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Cottages at Windchimes Condominium Association v. Mullaney

Supreme Court of New Hampshire

June 21, 2007

The Cottages at Windchimes Condominium Association
v.
James Mullaney

UNPUBLISHED OPINION

The plaintiff, The Cottages at Windchimes Condominium Association (Windchimes), appeals an order of the trial court entering judgment against the defendant, James Mullaney, for his pro rata share of liability insurance for the common areas of the condominium. Windchimes argues that the district court: (1) exceeded its jurisdiction and erred in construing the condominium documents; (2) erred when it determined that Mullaney's units were never assessed and that the Windchimes' budget was based on 30 rather than 32 units; (3) erred in limiting both the amount and scope of Windchimes' recovery; and (4) erred in failing to award attorney's fees and costs to Windchimes. Mullaney, the owner of Units 31 and 32 of Windchimes, cross-appeals and argues that the trial court erred in failing to award him attorney's fees and in barring his testimony concerning Windchimes' motives in bringing this action. We affirm in part, reverse in part, and remand.

A condominium's legal documents are a contract that governs the legal rights between the association and property owners. Barclay Square Condo. Owners' Assoc. v. Grenier, 153 N.H. 514, 517 (2006). The interpretation of a contract is a question of law that we review de novo. Id.

In this case, Windchimes sought recovery of Mullaney's share of condominium common expenses due to his ownership of Units 31 and 32 and for attorney's fees incurred for their collection. In its order, the trial court appears to have found the condominium documents in conflict; it limited the relief granted to Windchimes to Mullaney's pro rata share of the liability insurance for the condominium common areas beginning January 1, 2005, until the date of its order.

In support of the trial court's order, Mullaney argues that Section 13, Paragraph A of the Declaration of the Cottages at the Windchimes Condominium creates an ambiguity that allowed the trial court to limit the relief awarded to Windchimes. We disagree. Section 13 is entitled "Special Provisions for Units 31 and 32." Paragraph A provides that because Units 31 and 32 predated the creation of the condominium, some of the provisions that apply to Units 1 through 30 do not affect or apply to Units 31 and 32. Paragraph A further provides: "The following provisions in this Section 13 apply specifically and only to Units 31 and 32. As to other provisions in the Declaration, such other provisions not detailed below in this Section 13 apply to and affect equally Units 1 through 32. The provisions subsequently detailed in Section 13 apply to a limited common area "appurtenant to said Units" and to sewer/septic connections; they impose additional rather then fewer obligations upon the owners of Units 31 and 32. Accordingly, we conclude that the trial court erred when it limited the relief awarded to Windchimes. To the extent that Mullaney argues that his prior agreement with a condominium Declarant barred collection of the fee, RSA 356-B:46-a (Supp. 2006) prohibits a unit owner from withholding payments of assessments or making deductions or set-offs without first obtaining a determination from a court of competent jurisdiction that the assessment was unlawful.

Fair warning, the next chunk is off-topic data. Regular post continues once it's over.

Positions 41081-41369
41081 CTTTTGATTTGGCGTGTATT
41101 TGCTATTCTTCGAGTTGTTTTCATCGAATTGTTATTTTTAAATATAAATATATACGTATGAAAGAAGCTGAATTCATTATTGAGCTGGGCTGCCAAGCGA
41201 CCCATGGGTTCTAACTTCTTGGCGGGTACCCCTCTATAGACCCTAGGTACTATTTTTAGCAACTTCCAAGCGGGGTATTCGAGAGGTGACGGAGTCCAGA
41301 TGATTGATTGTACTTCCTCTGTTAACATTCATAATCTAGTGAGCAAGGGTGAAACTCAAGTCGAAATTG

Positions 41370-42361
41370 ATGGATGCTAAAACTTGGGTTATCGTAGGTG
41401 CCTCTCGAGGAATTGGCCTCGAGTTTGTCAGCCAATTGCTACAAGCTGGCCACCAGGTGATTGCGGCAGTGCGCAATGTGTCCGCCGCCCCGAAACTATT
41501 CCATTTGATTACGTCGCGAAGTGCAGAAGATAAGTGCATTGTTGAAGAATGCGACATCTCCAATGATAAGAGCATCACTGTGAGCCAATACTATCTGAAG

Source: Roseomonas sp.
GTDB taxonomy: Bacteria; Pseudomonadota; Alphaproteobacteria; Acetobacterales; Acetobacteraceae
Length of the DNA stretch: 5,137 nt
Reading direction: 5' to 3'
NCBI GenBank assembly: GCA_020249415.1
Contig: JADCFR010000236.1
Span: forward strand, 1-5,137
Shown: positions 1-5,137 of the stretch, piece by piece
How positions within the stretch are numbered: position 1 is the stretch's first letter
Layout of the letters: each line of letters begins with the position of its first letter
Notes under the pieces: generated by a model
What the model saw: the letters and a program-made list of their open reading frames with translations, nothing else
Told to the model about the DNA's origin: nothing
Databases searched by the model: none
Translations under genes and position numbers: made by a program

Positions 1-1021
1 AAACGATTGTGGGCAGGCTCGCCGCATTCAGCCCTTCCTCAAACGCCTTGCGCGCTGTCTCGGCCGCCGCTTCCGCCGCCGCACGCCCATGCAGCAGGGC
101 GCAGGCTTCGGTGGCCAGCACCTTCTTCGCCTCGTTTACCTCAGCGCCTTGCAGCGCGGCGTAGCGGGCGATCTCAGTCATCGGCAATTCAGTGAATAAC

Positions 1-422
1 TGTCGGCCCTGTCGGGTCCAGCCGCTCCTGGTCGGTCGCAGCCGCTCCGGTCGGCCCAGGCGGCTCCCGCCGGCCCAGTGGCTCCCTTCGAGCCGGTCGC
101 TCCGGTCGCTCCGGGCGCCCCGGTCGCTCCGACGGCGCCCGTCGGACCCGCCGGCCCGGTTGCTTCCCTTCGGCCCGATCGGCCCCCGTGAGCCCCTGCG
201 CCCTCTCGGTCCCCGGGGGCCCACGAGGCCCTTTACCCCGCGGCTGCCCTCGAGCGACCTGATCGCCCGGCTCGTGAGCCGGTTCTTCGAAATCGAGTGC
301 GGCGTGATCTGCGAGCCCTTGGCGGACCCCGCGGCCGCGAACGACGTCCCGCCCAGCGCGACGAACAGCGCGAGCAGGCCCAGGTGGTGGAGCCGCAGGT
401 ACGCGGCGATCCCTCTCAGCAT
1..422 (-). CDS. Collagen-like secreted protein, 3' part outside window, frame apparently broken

Windchimes also contends that the trial court erred in denying its request for attorney's fees. We agree. The condominium by-laws provide: "In any proceeding arising out of any alleged default by an Owner, the prevailing party shall be entitled to recover the costs of the proceeding, and such reasonable attorneys' fees as may be determined by the Court." Because Windchimes was the prevailing party, it is entitled to recover the costs of the proceedings and reasonable attorney's fees.

In his cross-appeal, Mullaney argues that the trial court erred in barring his testimony concerning the motives of Windchimes in bringing this action and in denying his request for attorney's fees. Given the foregoing analysis, we find no error in the trial court's ruling.

We reverse the order of the trial court in part and remand to allow calculation and entry of judgment for Windchimes and for an award of reasonable attorney's fees.

Affirmed in part; reversed in part and ...


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